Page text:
Our vision changes when night falls. Such changes can affect our ability to drive as safely as we do during the day. Learn how your vision changes at night and the measures you should take to protect yourself.
According to the American Academy of Ophthalmology, the main differences between daytime and nighttime vision include:
- The pupils become larger and the eye lets in more light.
- A different, more sensitive cell in the eye (the rod cell) collects the light.
- Night vision is mostly or completely in black and white. Color vision is poor in very low light conditions.
Sometimes, our eyes do not make the necessary transition from daytime to nighttime sight due to vision problems. Some of the most common nighttime vision problems include:
- Trouble seeing objects that aren’t nearby
- Blurry vision
- Glare or halos around lights
Those who cannot see clearly at night may not be able to distinguish hazards in the road or react to sudden traffic changes in time to prevent an accident. This does not necessarily mean, however, that you have to give up driving. There may be some measures you can take to improve your nighttime vision, including the following:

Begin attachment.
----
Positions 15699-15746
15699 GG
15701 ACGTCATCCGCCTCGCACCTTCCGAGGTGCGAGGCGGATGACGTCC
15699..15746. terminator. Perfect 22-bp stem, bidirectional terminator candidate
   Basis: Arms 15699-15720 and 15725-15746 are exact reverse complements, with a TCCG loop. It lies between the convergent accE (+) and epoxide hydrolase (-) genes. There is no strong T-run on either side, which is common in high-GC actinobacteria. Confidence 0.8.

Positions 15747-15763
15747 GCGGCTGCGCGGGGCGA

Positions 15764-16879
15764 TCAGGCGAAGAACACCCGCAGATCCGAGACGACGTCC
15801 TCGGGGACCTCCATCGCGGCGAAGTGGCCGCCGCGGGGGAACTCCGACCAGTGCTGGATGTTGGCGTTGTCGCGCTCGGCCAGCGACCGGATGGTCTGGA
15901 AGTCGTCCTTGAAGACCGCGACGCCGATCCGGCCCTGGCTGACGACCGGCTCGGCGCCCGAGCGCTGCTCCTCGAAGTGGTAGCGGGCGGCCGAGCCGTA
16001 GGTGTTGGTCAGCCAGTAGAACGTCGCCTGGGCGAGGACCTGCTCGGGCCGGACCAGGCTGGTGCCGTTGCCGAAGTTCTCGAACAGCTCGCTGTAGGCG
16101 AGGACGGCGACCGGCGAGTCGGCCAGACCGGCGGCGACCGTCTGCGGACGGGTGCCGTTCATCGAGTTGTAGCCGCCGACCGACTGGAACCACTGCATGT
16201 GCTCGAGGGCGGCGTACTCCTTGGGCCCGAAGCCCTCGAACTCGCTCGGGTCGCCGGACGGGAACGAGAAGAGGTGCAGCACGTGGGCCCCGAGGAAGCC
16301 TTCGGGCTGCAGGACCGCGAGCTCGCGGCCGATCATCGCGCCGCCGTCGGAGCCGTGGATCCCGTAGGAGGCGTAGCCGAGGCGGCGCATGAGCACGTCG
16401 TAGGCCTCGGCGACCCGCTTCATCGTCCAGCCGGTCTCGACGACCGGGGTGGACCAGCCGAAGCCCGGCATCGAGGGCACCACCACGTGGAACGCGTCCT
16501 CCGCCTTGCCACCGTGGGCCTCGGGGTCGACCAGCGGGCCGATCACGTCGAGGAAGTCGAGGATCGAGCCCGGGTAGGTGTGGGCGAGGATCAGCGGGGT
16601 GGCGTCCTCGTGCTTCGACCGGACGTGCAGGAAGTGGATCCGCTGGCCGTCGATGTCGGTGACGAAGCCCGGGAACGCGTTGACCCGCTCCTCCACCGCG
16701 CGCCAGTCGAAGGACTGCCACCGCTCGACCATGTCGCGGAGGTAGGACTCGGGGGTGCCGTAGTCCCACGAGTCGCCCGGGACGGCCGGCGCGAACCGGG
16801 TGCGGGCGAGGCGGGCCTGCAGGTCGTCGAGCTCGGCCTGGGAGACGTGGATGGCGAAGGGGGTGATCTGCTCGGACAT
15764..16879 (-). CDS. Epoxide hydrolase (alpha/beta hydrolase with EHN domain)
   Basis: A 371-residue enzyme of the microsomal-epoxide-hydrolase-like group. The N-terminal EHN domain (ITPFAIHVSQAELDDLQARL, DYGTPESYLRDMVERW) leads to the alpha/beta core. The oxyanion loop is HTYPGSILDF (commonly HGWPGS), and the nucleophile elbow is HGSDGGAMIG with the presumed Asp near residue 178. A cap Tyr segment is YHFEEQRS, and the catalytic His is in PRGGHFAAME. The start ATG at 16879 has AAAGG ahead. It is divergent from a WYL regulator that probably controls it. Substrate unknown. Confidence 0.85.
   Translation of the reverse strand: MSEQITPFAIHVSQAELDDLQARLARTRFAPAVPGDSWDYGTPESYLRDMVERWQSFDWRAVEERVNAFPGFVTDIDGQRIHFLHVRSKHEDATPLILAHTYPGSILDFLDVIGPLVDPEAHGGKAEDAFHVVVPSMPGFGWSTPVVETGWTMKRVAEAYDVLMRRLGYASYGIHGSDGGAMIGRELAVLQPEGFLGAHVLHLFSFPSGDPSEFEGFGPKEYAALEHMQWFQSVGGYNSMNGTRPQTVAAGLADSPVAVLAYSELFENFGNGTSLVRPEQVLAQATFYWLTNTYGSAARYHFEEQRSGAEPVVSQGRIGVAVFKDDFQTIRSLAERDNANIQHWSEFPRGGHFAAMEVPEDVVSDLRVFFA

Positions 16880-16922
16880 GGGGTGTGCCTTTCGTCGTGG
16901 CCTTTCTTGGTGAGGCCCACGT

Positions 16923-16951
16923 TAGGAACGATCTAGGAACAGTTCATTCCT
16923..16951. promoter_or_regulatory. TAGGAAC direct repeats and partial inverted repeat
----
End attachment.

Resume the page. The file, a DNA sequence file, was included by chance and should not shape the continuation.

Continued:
- Visit an ophthalmologist. Your doctor may ask you questions about your vision, view your eyes, and conduct tests including the Pelli-Robson Contrast Sensitivity Chart, which measures how well you can see the contrast between white paper and light gray shapes. After these tests, your doctor may give you a prescription that could improve your nighttime vision.
- Consume Vitamin A. Vitamin A is required for dark adaptation of the eyes because it regenerates the rhodopsin in rod cells after they've been exposed to bright light. Since functional rods are essential for nighttime vision, it’s important to consume enough of this nutrient.
Even if you take all of these measures (or do not have nighttime vision problems) car accidents can still occur. If you have been injured in a car accident that wasn’t your fault, our Sacramento personal injury attorneys can help you seek justice.
Call Kershaw Talley Barlow at (916) 520-6639 to schedule a free consultation.